I hope that this Christmas season was phenomenal for each and everyone reading this post.  I hope you deeply and thankfully celebrated the miraculous (even that word seems somehow lacking doesn’t it?) Incarnation of the one true God with a church body you are fully committed to and that is likewise fully committed to you.  I hope you were able to enjoy the company of dear family and friends in merry conversation, recreation, and feasting.  I hope you were able to worship in song, hearing of the Word, giving, serving and hospitality the God who ultimately defined self-sacrificing by coming to be God with us.

    As I am writing these words before Christmas in a post to be published after Christmas I suppose I hope these things for myself as well.

    I am certain, however, that if the Lord allows my mortal life to persist beyond Christmas Day I will also greet December 26th thoroughly glad to have the season past us.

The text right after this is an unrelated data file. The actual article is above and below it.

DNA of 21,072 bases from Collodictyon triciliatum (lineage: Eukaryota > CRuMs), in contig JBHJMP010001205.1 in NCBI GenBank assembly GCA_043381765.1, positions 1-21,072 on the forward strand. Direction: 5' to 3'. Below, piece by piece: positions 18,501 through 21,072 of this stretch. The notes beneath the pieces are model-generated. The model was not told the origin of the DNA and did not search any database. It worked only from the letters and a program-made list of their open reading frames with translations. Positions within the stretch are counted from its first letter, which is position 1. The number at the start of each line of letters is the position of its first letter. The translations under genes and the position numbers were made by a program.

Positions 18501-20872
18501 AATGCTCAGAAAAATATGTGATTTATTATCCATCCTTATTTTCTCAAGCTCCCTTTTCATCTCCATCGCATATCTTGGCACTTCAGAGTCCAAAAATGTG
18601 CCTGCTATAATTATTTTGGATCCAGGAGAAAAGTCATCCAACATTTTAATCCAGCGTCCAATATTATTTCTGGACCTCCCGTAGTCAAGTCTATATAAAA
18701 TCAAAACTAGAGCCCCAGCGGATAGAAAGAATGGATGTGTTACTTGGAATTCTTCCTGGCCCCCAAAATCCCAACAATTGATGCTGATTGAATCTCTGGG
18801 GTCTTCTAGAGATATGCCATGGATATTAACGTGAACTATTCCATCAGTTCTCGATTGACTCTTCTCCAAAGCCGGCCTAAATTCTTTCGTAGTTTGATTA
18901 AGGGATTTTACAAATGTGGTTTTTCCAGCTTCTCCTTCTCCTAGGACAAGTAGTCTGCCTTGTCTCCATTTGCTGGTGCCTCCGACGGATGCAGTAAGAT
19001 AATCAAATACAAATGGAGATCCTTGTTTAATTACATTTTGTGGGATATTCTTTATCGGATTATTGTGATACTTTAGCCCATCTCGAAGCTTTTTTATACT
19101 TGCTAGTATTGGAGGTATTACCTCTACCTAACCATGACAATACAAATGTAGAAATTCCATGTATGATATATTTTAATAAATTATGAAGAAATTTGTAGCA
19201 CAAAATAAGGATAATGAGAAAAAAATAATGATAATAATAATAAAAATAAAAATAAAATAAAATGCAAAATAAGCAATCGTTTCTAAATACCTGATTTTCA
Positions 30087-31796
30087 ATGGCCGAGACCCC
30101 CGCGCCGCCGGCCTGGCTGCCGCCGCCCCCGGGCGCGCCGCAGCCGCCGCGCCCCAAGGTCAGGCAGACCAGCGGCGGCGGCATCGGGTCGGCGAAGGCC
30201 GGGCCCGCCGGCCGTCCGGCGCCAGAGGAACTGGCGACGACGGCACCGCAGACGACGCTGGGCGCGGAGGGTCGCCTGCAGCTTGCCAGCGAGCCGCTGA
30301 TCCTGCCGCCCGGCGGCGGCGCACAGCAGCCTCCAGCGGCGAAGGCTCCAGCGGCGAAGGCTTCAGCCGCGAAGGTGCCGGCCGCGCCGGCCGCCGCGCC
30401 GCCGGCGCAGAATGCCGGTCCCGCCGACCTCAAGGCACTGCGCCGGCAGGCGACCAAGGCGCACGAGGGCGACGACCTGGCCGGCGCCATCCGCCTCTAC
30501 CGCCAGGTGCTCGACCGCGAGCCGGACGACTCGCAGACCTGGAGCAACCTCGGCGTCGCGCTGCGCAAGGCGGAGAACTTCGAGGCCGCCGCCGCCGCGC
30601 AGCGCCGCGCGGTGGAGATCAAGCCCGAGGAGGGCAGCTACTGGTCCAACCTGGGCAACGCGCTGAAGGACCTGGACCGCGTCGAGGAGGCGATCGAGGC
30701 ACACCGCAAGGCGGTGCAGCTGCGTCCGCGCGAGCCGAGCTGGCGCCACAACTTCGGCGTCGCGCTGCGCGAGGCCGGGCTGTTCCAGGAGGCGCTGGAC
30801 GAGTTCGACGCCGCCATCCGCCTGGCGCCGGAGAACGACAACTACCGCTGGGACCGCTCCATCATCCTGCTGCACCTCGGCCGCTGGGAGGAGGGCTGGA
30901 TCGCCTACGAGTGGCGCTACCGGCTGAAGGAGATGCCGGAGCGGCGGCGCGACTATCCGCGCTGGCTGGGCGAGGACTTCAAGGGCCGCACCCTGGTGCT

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    Those readers who know me personally know that I describe myself as full of bah-humbuggery in the days leading up to Christmas.  The reason for this is that the days leading up to Christmas start so much earlier every year.  As the title of this post says, in corruption of Lewis’ famous line from The Lion, the Witch, and the Wardrobe, in our world it appears it will soon be always Christmas and never winter.  I believe this year I saw Christmas decorations and advertisements before I saw the first Halloween pumpkin.  I say with almost no hyperbole whatsoever that I suspect we shall soon spend Labor Day doing our Christmas shopping.  I may live long enough, if the good Lord allows, to see Christmas connect with the sweltering heat of mid-summer and fireworks of patriotic holidays.